Why Turkmenistan: TCP as Part of SGC

Why Turkmenistan: TCP as Part of SGC


  1. The Project
  2. Energizing Europe
  3. Gas Dependence and the Energy Union
  4. Turkmenistan’s Physical Link to Europe
  5. Why Turkmenistan: TCP as Part of SGC
  6. Two Entry-points for Guaranteed Offtake
  7. Plan of Work
  8. Who We Are

Turkmenistan seeks an arrangement leading to the export of 30-40 billion cubic metres per year (bcm/y). Such a development makes political and economic sense for Turkmenistan, and in Turkmenistan this is believed so. Such a position seemed to be an obstacle to the TCP’s implementation in the late 1990s, after Turkey decided in favour of Blue Stream gas imports from Russia (under the Black Sea). As a result, Turkey scaled back its agreement with Turkmenistan from 30 bcm/y while making no indication or commitment for any potential expansion of any smaller volume. That situation has now changed.

There is a clear place for Turkmen gas in the European energy market, including in Central Europe. Turkmenistan’s gas potential for Europe, in summary, is outstanding for seven important and simple reasons:

  1. Large quantities can be produced.
  2. Production cost is low.
  3. The East-West Pipeline inside Turkmenistan is in place and ready to enter service.
  4. Export can therefore start at any time.
  5. No further investments within Turkmenistan are necessary.
  6. The political will to export to Europe exists in Turkmenstan.
  7. The country needs the cash revenue.

The latest trends in the European gas market highlight Turkmen gas as the most viable option for diversification. These trends are: (1) the growth of demand in Central and Northern Europe, (2) the absence of any other real candidate to balance the growth of gas supplies from Russia and (3) the search for the lowest-cost route for handling the important volumes needed for enhanced competition in keeping with the goals of the Energy Union. The route crosses the Black Sea.

  1. Growth of demand in Central and Northern Europe.The most important new market for gas from the Southern Gas Corridor gas is emerging in Central and Northern Europe. Imports of liquefied natural gas (LNG) have a significant potential for increasing EU-wide energy security. However, some EU Member States in Central and Northern Europe judge that there are significant economic and environmental advantages for pipeline supplies from Russia and Turkmenistan over LNG in the medium and long terms.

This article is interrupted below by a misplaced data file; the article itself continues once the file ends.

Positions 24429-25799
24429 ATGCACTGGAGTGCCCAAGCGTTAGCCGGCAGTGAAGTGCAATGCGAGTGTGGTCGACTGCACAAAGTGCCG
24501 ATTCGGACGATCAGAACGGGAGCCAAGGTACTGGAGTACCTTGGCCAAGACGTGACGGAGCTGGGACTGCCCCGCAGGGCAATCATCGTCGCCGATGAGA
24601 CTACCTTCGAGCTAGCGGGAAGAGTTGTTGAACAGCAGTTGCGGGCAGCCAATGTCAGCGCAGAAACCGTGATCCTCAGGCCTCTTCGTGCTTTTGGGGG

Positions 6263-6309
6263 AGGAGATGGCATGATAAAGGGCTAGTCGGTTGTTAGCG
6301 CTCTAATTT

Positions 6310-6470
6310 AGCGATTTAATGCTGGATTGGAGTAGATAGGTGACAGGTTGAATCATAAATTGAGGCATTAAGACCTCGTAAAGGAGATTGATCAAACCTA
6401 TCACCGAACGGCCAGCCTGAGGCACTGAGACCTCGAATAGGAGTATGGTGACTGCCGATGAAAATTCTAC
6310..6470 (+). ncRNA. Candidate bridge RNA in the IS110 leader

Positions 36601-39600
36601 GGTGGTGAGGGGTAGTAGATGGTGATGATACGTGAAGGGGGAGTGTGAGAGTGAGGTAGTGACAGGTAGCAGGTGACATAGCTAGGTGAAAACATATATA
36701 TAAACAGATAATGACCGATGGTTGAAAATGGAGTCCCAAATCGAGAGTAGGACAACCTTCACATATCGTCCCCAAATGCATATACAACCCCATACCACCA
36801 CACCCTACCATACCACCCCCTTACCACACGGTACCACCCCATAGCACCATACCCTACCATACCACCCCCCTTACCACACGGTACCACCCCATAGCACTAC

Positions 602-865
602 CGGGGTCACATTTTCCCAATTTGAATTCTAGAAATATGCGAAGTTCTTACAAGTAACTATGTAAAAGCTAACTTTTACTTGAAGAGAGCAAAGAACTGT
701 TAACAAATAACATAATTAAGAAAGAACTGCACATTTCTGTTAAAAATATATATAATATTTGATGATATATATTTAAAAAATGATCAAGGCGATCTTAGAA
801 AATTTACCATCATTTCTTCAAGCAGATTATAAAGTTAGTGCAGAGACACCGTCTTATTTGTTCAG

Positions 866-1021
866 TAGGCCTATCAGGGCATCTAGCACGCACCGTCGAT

2. Absence of other suppliers. Other supply sources of natural gas by pipeline are of lesser scale. They are hence unable to have any significant impact on prices at the EU level. Also they are potentially more expensive. Supplies from Turkmenistan will be valuable not only for enhancing market competition in Central and Northern Europe. They will also they have the real possibility to contribute significantly to diversification on the EU scale.
  3. Lowest-cost route. All the studies conducted concerning the Trans-Caspian Pipeline (TCP) for natural gas have been positive. The East-West Pipeline (EWP) inside Turkmenistan has a capacity of 30 bcm/y. Its cost for construction and connection to the terminal in Azerbaijan has plummeted by two-thirds of the original estimate. Its geophysical situation is propitious. Only 300 kilometres now need to be built, and in shallow waters. The volume of 30-32 bcm/y for the TCP will be satisfied by two separate strings of 15-16 bcm/y each.